Strengthening the Development Dialogue with Japan and China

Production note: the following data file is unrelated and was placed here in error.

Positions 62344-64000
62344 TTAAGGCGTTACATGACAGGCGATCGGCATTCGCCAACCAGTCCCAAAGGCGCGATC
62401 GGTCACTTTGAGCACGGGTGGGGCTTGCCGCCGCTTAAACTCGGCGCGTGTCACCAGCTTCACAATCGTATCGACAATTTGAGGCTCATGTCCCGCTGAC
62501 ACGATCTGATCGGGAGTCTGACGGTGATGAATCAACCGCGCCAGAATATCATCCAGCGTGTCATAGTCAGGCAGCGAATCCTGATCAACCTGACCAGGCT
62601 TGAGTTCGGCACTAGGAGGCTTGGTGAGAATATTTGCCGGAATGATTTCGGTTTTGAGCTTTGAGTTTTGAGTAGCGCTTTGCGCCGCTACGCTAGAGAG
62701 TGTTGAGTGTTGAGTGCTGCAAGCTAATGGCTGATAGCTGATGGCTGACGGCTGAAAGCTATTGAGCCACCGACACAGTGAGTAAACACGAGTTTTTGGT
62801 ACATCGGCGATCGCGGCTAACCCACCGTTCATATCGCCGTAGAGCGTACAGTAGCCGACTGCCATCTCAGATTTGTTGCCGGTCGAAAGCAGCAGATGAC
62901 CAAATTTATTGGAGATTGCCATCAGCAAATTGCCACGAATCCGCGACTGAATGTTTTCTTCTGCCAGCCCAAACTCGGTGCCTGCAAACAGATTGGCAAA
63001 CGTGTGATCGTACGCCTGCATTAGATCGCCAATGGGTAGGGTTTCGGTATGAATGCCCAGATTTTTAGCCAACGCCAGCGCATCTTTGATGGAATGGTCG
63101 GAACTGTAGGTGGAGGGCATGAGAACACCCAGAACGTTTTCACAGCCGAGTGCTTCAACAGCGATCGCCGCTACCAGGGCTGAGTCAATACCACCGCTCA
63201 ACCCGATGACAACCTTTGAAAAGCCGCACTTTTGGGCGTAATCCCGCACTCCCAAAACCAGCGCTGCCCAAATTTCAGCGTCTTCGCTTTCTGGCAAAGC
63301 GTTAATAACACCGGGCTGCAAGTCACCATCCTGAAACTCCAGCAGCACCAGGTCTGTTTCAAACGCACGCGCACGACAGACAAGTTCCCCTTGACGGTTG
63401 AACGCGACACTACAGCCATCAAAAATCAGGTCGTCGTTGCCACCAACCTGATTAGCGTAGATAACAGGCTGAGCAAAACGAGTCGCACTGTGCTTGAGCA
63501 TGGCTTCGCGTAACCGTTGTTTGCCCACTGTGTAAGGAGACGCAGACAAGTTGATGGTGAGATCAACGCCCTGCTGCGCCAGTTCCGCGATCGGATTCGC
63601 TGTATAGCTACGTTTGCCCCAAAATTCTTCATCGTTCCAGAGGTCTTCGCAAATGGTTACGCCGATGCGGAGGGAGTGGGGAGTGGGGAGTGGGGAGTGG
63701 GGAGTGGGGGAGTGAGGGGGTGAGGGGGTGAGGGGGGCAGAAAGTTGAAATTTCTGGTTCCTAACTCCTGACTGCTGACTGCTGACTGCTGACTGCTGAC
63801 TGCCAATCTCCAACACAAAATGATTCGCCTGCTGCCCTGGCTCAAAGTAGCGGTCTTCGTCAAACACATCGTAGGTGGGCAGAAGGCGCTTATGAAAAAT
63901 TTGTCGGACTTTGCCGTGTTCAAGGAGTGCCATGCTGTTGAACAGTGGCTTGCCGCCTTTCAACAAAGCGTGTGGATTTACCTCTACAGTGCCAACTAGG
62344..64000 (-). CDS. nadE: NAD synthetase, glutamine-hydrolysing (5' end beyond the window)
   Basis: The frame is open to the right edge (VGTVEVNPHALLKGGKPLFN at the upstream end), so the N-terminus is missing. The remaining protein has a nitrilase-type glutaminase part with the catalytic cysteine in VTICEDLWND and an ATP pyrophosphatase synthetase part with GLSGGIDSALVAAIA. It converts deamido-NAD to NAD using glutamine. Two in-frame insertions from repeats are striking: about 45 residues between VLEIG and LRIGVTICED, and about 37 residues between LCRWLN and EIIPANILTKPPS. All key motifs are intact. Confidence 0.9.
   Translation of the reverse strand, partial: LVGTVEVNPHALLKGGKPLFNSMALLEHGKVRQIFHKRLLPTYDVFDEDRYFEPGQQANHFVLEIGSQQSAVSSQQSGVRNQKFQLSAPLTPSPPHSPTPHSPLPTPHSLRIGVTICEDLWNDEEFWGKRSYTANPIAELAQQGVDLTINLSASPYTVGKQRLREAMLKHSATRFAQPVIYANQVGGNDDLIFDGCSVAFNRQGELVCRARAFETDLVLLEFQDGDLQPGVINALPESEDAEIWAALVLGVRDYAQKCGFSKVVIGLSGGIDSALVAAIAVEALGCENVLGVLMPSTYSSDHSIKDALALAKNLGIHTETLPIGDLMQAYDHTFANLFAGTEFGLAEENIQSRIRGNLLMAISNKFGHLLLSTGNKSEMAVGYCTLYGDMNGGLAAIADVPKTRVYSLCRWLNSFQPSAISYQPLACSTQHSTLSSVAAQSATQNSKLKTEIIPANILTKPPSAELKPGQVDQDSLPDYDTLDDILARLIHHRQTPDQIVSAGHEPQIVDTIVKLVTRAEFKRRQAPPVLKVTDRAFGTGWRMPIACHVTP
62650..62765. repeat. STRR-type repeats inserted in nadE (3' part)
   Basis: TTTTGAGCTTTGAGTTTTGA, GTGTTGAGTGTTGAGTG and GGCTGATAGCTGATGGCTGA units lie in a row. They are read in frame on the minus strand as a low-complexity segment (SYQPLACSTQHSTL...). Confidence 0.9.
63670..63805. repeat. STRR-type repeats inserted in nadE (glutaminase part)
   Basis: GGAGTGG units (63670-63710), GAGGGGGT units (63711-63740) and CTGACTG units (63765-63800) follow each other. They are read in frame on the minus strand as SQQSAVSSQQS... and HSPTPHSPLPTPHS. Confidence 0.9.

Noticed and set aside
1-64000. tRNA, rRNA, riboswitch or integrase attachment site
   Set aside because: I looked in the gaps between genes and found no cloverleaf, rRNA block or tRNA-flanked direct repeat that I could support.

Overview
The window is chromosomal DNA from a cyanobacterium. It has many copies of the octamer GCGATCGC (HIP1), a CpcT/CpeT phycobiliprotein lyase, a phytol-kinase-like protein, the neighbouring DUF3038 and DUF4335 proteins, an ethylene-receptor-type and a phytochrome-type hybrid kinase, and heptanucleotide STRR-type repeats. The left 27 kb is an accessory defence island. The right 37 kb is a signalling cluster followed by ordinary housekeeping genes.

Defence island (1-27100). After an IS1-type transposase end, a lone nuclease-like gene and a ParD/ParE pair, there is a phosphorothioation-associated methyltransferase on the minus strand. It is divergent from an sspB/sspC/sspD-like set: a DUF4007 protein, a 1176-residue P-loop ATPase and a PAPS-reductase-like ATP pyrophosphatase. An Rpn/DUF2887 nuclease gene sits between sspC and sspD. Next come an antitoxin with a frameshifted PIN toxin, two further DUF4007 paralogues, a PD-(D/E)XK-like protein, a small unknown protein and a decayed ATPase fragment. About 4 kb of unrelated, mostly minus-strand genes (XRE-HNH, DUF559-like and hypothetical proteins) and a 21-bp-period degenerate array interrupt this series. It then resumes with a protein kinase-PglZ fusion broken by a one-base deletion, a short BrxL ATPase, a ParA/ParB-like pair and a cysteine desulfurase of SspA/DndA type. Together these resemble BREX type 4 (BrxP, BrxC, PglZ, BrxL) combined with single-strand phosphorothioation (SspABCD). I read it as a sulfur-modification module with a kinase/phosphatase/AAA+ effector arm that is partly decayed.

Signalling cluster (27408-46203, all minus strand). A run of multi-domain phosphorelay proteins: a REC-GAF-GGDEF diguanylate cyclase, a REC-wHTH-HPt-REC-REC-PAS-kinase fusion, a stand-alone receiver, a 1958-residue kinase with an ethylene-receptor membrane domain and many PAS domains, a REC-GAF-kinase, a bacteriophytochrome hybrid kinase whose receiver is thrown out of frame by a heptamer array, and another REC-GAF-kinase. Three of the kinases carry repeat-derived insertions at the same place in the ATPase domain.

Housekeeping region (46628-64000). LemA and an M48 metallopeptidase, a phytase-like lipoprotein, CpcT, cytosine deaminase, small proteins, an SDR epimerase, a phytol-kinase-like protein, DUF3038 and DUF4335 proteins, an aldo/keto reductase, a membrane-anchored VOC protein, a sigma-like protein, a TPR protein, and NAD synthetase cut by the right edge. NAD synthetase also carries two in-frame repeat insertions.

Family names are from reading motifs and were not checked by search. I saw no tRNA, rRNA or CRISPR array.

The U.S. aid reform debate, the U.S. Feed the Future Initiative, the EU food security policy framework, and the implementation of the Lisbon Treaty reveal a shifting development policy landscape on both sides of the Atlantic, making a dialogue with Asian counterparts timely and relevant. Engagement with one of the world’s largest traditional donors — Japan — and one of the world’s newest donors — China — by transatlantic stakeholders will be vital to a successful response to food insecurity. The Transatlantic Taskforce on Development traveled to two influential countries in Asia in May 2010 to engage in a meaningful dialogue with Chinese and Japanese government officials, academics, policymakers, and other development stakeholders on the topics of food security and development. The Taskforce provides impetus behind transatlantic and global solutions to increase aid effectiveness, reduce poverty, and promote global stability. This exchange added to the momentum started by the Taskforce’s recommendations on food security and sought to build understanding through dialogue between U.S., European, and Asian stakeholders.